–          Telephone connections to the rest of the world are widely available, however they aren’t cheap

–          Internet access is available in all major tourist places

Clothing and Suggested Packing List

–          Personal clothing items, toiletries, medication

–          Sunscreen

–          Insect Repellent

–          Light weight clothing (Summer months)

–          Long sleeved shirts and pants (November to February evenings as well as temple and countryside village visits)

–          Depending on the season, your activities and the region you will be visiting e.g. mountainous areas, it may be advisable for you to bring a jacket with you

–          Camera

–          Adaptor – 220V, 50Hz; 2 pin plugs

–          Water bottle and helmet (for cycling trips only)

Laos is a tolerant population and may choose not to point out improper behaviour to its foreign guests, but you should dress and act with respect when visiting Wats (pagodas) or other religious sites (including the temples of Angkor). Proper etiquette in pagodas is mostly a matter of common sense.

A few other Temple visiting tips:

–          Do not wear shorts or tank tops, have your shoulders covered

–          Remove your hat when entering the ground of the Wats

–          Remove your shoes before going into the vihara (Sanctuary)

–          If you sit down in front of the dais (the platform on which the Buddhas are placed), sit with your feet to the side rather than in the lotus position

–          Never point your finger or the sole of your feet towards a person or a figure of the Buddha


Laos has a tropical monsoon climate with two distinct seasons.

May – October: Rainy season

November – April: Dry season

March – April: Hottest months – temperatures can reach as high as 38°C/100F

December: Lowest temperatures around 15°C/59F

The average temperature is between 25°C/77F and 30°C/84F

Cuisine, Special Dietary Requests and Drinking Water

Laos’ cuisine is similar to that of Thailand and offers a variety of national dishes. Like all other Buddhist countries, vegetarian food is readily available in most restaurants.

If you are a vegetarian, vegan, allergic to any foods or adhere to a special diet, please advise us prior to your trip so we can comply with your dietary requirements.

It is not advisable to drink tap water in any South East Asian countries. Bottled water is recommended but do check the expiry date before opening it. Ice is widely used in Laos and it is produced with treated water.

Cultural Differences

Experiencing cultural differences is one of the joys of travelling, and it is important that these differences are encouraged and respected. Things in Asia are done differently to the rest of the world and we ask you to please accept the differences and respect the cultural rules of the areas we travel to.

Saving Face and Manners

–          Getting angry and showing it by shouting or becoming abusive is extremely impolite and a poor reflection on you. In addition, it is unlikely to achieve much.

General Points of Etiquette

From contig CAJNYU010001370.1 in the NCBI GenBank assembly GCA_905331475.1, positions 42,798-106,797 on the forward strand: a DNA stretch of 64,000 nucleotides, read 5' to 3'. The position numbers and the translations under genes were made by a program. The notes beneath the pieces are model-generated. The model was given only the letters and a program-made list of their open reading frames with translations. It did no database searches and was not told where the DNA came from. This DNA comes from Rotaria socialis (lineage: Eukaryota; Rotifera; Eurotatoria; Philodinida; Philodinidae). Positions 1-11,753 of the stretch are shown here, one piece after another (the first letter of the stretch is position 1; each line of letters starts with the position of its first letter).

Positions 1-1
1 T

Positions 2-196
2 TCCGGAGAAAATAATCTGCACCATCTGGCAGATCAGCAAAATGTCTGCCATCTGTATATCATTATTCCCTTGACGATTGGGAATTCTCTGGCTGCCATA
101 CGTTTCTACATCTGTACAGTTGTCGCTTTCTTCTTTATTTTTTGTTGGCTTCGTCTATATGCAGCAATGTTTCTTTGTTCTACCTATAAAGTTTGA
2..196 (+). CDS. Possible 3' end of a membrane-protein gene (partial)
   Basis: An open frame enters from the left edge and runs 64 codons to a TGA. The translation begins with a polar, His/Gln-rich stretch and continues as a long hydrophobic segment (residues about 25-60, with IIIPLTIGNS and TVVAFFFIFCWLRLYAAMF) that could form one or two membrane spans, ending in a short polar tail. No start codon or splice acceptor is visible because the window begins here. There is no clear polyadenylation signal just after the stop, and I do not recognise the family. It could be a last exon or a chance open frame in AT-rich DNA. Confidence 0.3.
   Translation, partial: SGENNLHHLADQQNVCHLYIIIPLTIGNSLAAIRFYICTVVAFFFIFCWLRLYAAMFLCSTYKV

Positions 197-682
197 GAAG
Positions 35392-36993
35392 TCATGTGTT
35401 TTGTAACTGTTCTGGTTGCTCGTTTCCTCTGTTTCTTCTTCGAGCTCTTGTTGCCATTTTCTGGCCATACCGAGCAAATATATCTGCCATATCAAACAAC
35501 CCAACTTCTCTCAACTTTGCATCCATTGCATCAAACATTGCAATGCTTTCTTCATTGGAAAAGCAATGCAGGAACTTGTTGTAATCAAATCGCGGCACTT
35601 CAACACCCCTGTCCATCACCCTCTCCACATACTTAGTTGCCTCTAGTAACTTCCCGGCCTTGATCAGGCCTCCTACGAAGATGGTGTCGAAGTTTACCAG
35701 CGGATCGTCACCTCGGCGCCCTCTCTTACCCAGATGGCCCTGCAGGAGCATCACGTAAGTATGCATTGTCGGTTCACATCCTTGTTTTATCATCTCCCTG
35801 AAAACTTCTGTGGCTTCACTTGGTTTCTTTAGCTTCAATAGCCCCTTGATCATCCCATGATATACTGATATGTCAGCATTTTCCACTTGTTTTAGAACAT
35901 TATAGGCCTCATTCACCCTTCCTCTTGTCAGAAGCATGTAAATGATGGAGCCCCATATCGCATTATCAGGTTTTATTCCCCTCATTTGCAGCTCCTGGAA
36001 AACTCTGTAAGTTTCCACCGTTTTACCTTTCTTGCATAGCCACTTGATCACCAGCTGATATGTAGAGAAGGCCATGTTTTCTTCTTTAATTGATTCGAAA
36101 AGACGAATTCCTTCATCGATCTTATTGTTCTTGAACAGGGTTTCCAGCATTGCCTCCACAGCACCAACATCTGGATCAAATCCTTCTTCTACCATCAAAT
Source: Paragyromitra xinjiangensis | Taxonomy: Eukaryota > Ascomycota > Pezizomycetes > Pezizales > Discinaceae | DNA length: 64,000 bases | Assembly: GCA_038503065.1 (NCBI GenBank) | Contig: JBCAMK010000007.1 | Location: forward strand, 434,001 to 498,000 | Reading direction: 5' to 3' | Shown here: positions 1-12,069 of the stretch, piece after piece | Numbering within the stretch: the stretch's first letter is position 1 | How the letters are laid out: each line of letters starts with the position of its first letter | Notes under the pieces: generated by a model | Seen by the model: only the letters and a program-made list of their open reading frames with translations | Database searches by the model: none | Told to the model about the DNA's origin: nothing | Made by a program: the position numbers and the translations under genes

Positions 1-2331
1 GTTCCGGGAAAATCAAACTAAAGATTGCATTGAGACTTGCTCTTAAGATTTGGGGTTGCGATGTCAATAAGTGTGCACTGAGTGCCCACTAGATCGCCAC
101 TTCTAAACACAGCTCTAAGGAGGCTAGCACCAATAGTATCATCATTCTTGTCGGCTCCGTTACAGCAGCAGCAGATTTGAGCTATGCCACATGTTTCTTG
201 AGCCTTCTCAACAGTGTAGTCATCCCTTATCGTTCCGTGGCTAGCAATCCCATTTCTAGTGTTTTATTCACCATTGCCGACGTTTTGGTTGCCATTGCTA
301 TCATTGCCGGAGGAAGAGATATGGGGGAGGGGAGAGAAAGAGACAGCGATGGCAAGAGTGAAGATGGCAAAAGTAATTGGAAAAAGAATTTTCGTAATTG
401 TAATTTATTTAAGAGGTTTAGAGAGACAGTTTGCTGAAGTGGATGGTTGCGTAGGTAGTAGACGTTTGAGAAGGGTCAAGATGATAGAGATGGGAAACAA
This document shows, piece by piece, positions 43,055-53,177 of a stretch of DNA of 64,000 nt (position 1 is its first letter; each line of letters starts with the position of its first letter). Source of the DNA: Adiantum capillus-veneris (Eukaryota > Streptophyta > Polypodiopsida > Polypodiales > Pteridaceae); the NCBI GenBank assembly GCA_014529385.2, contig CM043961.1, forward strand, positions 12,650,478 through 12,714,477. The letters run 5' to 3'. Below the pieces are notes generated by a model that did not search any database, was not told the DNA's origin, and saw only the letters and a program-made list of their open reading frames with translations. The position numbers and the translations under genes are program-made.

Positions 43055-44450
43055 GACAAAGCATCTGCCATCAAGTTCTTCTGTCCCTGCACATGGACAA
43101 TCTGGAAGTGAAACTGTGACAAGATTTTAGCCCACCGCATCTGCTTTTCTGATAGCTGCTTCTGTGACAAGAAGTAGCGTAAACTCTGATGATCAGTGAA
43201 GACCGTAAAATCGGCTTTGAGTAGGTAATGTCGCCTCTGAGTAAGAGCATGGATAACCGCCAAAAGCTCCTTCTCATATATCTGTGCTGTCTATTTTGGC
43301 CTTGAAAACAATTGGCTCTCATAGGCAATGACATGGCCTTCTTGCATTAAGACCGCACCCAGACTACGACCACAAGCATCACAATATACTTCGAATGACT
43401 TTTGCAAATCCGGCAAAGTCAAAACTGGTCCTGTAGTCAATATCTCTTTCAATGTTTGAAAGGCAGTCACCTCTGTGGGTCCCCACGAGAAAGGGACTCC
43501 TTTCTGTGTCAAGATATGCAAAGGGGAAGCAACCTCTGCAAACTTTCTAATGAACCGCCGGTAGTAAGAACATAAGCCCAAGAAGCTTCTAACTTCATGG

–          As in Thailand, it is improper to pat children on the head

–          If you would like someone to come over to you, motion with your whole hand held palm down – signaling with your index finer and your palm pointed skyward may be interpreted as being sexually suggestive

–          When using a toothpick, it is considered polite to hold it in one hand and to cover your open mouth with the other

–          When handing things to other people, use both of your hands or your right hand only, never your left hand (reserved for toilet ablutions!)

–          Public displays of affection are considered to be quite offensive in Laos – defiantly no kissing! It is also extremely rare to see couples holding hands. On the contrary it is quite common to see friends of the same sex holding hands

–          It is polite to remove your shoes before entering a house – look for shoes at the front door as a clue

Donations and Gift-Giving

Although there is a great amount of poverty in certain areas of Laos, please read the following points about donations and gift-giving.

–          Do not give to begging children as it reinforces for these children that begging is an acceptable to make a living. However in many places, it is considered acceptable to give to the elderly or disabled as there is no social security or other way these people can earn money.

–          Giving money and goods away to random individuals can result in the local communities acting like beggars. It accentuates an unequal relationship between locals and visitors, with tourists being seen as purely ‘money givers’. We do not want to encourage the development of a society that equates every human action as potential money making scheme – for example paying to take photographs.

–          Do not give sweets to children in villages that we visit. Local people do not have access to dentists, nor can they afford them and again there is the issue of turning children into beggars. Pens, toothbrushes, clothing or other ‘worthwhile’ items are best distributed via a local charity, school teacher or community leader.

–          Avoid feeling that you necessarily have to give ‘material’ things. The best giving can be sometimes be shared interactions: a smile, a joke, a sing-song, dance or playing a game. Giving something of your friendship, time and interest to interact with locals can be the best gift of all.